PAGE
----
Everywhere in the world today, minorities are under threat. Some of you, no–many of you, would note, “They always are.” Yet, the truth is that such threats are relative and today, I am concerned.
Americans believe that power is derived from the will of the people. We decry despotism. Yet our sense of fairness often drives us to allow the mob to rule even when we know that its rule is unfair. That contradiction results in another, namely a contradiction between the belief that the rights of every person are sacred and the belief that the will of the majority, even to trample upon the rights of the minority, must be followed.
Today we are witnessing upheaval in the Middle East. Mob rule threatens to overturn despotism. Ethically, we must support the mob because power should derive from the will of the people. Yet also ethically, we must oppose the mob’s efforts should they gain power, to create a tyranny of their own. Our conflicted minds think, “Down with the dictator! Beware the victors!”
I wish that I could say that this conflict was limited to foreign lands. It is not. This week, both on the left and the right of the political spectrum, mobs gather to press their voice, to press their power, in states across our Union. They speak and act in righteous indignation at affronts, at unfairness, or in religious fury. I will not for a moment declare all of these groups wrong to do so and, in this place, will not even criticize a one. What I offer here is one man’s sense that times are changing. The majority is feeling empowered to act as a mob. Minorities, both ethnic minorities and those who hold minority views, are under increasing threat.
Thus, when I hear the words of those advocating for the United States to support condemnation of Israel precisely because the majority of nations do and when I can note that this reasoning seems to be starting to resonate, I find myself, as I do today, becoming increasingly concerned. I am concerned not only for Israel. Israel has friends. Israel has strength. Israel may take care of itself. I am concerned that the 1920s, 1930s, and 1940s will be reborn and that Israel’s purpose as a safe haven for the persecuted Jew will be made manifest again. I am concerned that the rights of minorities in America and throughout the world will be under threat because the masses so wish. I am concerned that the rule of law will be increasingly unable to be sustained against the will of the masses.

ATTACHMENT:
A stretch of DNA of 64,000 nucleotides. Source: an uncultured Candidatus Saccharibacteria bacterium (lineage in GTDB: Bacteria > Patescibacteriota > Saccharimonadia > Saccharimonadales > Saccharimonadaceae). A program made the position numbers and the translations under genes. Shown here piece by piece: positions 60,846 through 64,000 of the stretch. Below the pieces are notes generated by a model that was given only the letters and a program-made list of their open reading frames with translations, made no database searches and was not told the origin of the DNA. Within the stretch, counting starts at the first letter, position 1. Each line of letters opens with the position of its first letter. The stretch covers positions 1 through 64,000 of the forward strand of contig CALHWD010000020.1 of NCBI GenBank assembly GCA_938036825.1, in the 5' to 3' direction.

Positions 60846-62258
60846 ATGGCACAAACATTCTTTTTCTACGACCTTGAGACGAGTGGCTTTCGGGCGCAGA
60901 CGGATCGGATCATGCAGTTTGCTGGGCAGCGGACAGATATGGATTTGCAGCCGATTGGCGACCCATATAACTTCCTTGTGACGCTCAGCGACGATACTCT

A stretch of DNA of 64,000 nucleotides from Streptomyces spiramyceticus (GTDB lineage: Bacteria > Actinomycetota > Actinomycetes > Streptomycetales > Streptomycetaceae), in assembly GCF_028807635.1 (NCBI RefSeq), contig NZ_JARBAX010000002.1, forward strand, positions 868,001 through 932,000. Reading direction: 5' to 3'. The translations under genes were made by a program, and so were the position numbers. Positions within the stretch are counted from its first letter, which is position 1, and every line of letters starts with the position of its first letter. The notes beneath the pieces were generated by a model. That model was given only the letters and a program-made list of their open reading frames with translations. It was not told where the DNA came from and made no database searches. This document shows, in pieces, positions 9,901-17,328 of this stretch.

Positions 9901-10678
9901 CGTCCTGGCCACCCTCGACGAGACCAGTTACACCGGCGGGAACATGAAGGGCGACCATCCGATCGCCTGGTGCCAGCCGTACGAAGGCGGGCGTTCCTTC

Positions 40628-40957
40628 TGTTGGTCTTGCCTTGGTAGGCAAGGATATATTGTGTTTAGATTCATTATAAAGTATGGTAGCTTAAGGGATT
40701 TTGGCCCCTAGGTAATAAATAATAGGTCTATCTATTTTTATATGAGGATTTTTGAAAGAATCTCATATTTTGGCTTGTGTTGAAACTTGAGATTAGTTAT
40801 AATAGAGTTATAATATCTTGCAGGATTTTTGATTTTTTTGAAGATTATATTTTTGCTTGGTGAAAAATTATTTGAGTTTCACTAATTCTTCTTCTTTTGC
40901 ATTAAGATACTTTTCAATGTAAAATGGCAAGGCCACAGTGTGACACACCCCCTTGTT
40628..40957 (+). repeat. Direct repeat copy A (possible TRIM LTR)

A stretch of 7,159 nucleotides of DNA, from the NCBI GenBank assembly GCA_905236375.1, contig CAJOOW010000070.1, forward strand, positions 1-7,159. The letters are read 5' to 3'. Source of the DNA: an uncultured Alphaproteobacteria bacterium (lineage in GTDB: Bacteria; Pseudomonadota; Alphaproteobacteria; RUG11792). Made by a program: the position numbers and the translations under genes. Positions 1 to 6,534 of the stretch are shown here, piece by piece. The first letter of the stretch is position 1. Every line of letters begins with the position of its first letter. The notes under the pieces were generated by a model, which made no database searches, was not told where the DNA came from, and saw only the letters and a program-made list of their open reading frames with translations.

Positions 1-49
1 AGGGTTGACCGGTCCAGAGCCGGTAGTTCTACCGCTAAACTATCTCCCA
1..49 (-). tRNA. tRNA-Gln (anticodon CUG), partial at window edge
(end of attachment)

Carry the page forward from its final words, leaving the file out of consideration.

There is little or no difference between the resolution proposed in the UN Security Council today in condemnation of Israel and many others that have been proposed before. The real difference is in the sense that standing up for the persecuted minority, or even standing apart with a minority, increasingly appears to be seen as unreasonable and even as unrighteous.
Should the United States today vote to support the majority for that sole reason, it will be a shameful day in our nation’s history and a frightening omen for the future.
Today is Purim Katan, “Little Purim”. Today is the 14th of the First Month of Adar. Today, though we are not required to read the Megillah, the Book of Esther, as we will be required next month on Purim, we are reminded of the persecution of minorities everywhere in the world. We are reminded that the tide may swiftly change against us and others. We cannot forget.
If we are vigilant, we may live the blessing from the Book of Esther, “And the Jews had light and Gladness and Joy and Honor.” Kein yehi ratson!
This article is cross-posted at Yourish.com